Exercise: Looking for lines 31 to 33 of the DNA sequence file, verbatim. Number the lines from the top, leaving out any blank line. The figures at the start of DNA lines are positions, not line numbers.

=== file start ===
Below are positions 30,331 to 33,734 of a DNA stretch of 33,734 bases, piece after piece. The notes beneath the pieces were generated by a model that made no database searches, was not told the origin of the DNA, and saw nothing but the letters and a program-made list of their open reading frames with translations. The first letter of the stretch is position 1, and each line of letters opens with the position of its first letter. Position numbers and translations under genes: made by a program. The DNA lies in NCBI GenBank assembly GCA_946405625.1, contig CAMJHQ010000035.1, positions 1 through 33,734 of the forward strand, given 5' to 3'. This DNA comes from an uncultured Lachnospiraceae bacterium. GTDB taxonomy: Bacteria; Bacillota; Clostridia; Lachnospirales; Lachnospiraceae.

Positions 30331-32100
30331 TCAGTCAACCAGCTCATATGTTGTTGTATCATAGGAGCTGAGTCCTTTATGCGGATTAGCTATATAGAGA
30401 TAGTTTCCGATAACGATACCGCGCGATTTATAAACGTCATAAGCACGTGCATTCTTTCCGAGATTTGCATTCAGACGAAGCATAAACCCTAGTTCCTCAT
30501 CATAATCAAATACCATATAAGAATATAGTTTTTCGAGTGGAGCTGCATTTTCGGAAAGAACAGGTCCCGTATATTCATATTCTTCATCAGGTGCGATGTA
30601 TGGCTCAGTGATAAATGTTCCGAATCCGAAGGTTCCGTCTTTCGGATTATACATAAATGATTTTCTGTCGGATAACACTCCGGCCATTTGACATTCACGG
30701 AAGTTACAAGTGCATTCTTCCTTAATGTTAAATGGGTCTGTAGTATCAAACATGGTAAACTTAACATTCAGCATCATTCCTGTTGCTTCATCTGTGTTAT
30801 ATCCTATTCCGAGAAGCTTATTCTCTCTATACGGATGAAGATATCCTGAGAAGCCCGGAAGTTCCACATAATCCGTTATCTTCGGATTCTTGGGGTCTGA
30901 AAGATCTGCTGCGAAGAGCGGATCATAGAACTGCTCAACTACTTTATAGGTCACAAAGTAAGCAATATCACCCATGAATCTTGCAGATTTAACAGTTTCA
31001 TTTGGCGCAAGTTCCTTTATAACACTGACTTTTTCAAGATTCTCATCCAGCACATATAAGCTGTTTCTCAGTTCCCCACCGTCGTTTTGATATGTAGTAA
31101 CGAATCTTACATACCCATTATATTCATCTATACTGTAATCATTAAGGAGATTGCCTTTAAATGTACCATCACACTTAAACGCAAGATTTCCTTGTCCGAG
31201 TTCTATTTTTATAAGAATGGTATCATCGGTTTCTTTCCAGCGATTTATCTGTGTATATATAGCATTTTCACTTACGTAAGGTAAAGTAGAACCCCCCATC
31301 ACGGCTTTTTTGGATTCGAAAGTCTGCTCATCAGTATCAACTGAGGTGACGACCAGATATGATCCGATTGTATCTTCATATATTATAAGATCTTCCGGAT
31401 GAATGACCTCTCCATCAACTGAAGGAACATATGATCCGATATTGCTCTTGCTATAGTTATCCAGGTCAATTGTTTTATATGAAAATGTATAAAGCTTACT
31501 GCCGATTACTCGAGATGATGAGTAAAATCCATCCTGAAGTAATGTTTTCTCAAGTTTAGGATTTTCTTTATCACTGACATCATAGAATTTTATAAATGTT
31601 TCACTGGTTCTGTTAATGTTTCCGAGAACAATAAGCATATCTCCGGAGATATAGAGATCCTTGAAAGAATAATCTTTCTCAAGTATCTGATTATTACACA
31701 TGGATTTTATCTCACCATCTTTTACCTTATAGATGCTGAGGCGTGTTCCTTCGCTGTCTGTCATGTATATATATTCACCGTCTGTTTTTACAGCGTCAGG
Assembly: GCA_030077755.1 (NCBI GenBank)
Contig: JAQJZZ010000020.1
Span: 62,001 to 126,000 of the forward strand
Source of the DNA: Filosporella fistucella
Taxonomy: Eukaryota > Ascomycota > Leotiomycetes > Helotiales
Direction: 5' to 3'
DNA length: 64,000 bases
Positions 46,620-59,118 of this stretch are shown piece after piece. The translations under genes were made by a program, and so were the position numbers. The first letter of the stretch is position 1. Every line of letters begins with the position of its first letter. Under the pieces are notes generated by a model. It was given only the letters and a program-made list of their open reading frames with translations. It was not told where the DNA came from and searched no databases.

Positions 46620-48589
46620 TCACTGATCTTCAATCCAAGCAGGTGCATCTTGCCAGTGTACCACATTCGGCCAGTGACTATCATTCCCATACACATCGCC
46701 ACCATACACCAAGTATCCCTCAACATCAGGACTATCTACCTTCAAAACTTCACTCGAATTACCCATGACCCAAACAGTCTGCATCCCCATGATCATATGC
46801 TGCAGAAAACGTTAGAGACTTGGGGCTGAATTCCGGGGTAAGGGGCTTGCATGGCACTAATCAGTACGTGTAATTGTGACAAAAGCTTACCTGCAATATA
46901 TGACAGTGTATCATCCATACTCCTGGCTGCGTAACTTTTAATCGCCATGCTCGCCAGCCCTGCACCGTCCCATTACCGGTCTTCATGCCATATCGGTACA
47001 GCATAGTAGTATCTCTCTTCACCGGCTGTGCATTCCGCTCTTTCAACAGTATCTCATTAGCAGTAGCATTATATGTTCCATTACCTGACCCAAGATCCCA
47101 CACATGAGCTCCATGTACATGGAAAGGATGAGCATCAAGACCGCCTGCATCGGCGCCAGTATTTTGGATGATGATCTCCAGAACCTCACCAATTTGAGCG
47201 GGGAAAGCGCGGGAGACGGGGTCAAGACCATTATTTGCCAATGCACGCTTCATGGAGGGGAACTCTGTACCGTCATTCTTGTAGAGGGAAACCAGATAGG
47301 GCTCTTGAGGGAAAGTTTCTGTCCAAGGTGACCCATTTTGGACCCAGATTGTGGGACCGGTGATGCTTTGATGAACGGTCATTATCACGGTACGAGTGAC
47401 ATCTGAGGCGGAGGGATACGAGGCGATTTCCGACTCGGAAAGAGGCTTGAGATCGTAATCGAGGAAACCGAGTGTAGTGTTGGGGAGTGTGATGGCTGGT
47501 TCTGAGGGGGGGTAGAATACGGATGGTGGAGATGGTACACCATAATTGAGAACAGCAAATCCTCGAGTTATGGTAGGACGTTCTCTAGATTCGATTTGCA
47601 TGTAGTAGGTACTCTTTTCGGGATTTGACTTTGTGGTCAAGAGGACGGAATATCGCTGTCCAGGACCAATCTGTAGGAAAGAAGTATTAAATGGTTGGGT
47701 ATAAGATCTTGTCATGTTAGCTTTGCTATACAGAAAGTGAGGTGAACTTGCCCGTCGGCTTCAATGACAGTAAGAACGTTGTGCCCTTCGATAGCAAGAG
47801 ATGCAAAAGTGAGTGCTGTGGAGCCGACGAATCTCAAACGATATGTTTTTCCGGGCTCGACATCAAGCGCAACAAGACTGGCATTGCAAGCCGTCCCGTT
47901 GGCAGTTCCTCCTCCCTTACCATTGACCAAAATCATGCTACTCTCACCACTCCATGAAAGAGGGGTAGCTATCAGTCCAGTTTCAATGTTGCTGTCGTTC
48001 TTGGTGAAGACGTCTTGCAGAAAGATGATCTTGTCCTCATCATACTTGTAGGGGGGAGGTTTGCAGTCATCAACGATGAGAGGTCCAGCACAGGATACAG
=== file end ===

47001 GCATAGTAGTATCTCTCTTCACCGGCTGTGCATTCCGCTCTTTCAACAGTATCTCATTAGCAGTAGCATTATATGTTCCATTACCTGACCCAAGATCCCA
47101 CACATGAGCTCCATGTACATGGAAAGGATGAGCATCAAGACCGCCTGCATCGGCGCCAGTATTTTGGATGATGATCTCCAGAACCTCACCAATTTGAGCG
47201 GGGAAAGCGCGGGAGACGGGGTCAAGACCATTATTTGCCAATGCACGCTTCATGGAGGGGAACTCTGTACCGTCATTCTTGTAGAGGGAAACCAGATAGG